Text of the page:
The highest annual load of total phosphorus in lake basins was from agricultural pollution from arable land (60%), populations not connected to sewage networks (17.04%), agricultural pollution from meadows and pastures (6.26%), background pollution from urban areas (5.81%), background pollution from forests (5.67%), municipal wastewater (3.78%) and surface wastewater (1.33%).

3.3. Effects of Anthropogenic Loading on Total Phosphorus, Total Nitrogen Concentration, Chlorophyll “a” EQS Values, Taxonomic Composition and the Abundance of Macrophytes, Zoobenthos and Ichthyofauna

The effect of anthropogenic loading on total phosphorus concentration total P (Y) was calculated by multiple regression analysis. The results are presented in Table 1.
A multiple regression analysis of the influence of anthropogenic loads in basins on the concentration of total phosphorus in the water showed that the total P value was influenced by the discharge of municipal and surface wastewater and the existing area of organic farms (p < 0.05). The higher the total P concentration in municipal and surface wastewater was, the higher the total P value was in the water (positive function), and the larger the area of organic farms in the lake feeding basins was, the lower the total P concentration was in the water (negative function). No statistically significant effect of other studied factors on total phosphorus concentration in water was found.
The effect of anthropogenic loads on the total nitrogen concentration, total N (Y), was calculated by multiple regression analysis. The results are presented in Table 2.
Multiple regression analysis of the influence of anthropogenic loads on the total nitrogen concentration in the water showed that the total N value was affected by agricultural land, and that the total N amount was generated from arable land and meadows, households that were not connected to sewage networks, discharged municipal wastewater, water body feeding area and the existing area of organic farms (p < 0.05). The higher the concentration of total N from arable land not connected to the sewerage network, households and municipal wastewater and the larger the areas of the water body basin and agricultural land were, the higher the value of total N in the water (positive function), and the higher the total N concentration from grassland pastures and the larger the area of organic farms in feeding basins were, the lower the total N concentration in the water (negative function).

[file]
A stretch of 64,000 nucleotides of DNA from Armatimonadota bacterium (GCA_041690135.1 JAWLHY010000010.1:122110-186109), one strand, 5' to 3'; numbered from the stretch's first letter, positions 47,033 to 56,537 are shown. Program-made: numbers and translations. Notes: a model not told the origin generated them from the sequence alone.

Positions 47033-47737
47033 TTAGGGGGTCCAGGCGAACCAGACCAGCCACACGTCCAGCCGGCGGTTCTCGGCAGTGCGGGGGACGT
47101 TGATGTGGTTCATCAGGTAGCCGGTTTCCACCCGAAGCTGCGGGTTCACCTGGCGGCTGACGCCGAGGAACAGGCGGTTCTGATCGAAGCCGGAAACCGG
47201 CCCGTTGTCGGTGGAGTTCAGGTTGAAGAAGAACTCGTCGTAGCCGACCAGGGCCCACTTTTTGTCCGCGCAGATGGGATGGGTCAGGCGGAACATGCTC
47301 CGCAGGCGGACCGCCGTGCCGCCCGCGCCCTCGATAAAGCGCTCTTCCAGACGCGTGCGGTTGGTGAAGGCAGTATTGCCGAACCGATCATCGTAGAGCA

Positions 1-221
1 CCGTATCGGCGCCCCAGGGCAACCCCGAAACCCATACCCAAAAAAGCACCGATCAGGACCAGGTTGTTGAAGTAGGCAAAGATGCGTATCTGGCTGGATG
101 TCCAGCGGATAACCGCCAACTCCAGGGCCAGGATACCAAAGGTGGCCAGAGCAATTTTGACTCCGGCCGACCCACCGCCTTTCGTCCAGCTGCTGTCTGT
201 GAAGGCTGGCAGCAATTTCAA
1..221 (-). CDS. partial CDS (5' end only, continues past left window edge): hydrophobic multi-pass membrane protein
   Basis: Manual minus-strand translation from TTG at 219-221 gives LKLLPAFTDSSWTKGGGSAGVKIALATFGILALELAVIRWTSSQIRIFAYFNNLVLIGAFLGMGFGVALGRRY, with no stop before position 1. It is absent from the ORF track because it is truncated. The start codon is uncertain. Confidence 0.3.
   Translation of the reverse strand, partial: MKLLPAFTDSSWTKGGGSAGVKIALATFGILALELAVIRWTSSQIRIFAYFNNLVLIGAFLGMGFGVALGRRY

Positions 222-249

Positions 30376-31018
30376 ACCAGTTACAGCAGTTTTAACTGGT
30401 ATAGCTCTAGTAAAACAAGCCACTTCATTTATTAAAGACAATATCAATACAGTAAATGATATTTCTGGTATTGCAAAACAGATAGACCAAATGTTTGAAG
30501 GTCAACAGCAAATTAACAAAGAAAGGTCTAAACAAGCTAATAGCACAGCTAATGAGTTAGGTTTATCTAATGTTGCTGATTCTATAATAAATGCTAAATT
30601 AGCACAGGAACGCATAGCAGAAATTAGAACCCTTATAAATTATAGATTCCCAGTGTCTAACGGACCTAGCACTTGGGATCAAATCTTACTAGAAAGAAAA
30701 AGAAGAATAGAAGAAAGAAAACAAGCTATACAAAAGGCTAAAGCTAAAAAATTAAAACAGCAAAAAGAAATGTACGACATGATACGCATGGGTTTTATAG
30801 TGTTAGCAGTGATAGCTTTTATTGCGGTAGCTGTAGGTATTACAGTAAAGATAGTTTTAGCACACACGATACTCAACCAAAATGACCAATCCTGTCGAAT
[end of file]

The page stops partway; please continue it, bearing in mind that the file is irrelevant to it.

The effect of anthropogenic loads on the EQR (Y) values of chlorophyll “a” was calculated by multiple regression analysis. The results are presented in Table 3.
A multiple regression analysis of the influence of anthropogenic loads in basins on the EQS values of chlorophyll “a” in the water showed that the EQF values were influenced by the relative number of animals in the basin (p < 0.05). The higher the relative number of animals in the basin was, the lower the EQS value of chlorophyll “a” in the water and the worse the water status (negative function).
The effect of anthropogenic loading on macrophyte taxonomic composition and abundance, MEI (Y), was calculated by multiple regression analysis. The results are presented in Table 4.
Multiple regression analysis of the influence of anthropogenic loads in basins on the taxonomic composition and abundance of macrophytes, MEI, in the water showed that MEI values were influenced by the relative number of animals and the area of agricultural land in the basin (p < 0.05). The higher the relative number of animals was, the larger the area of agricultural land in the basin. When the taxonomic composition and abundance of macrophytes in the water were lower, the water status was worse (negative function).
The effect of anthropogenic loads on the taxonomic composition, abundance and age of ichthyofauna, LFI (lake fish index) (Y), was calculated by multiple regression analysis. The results are presented in Table 5.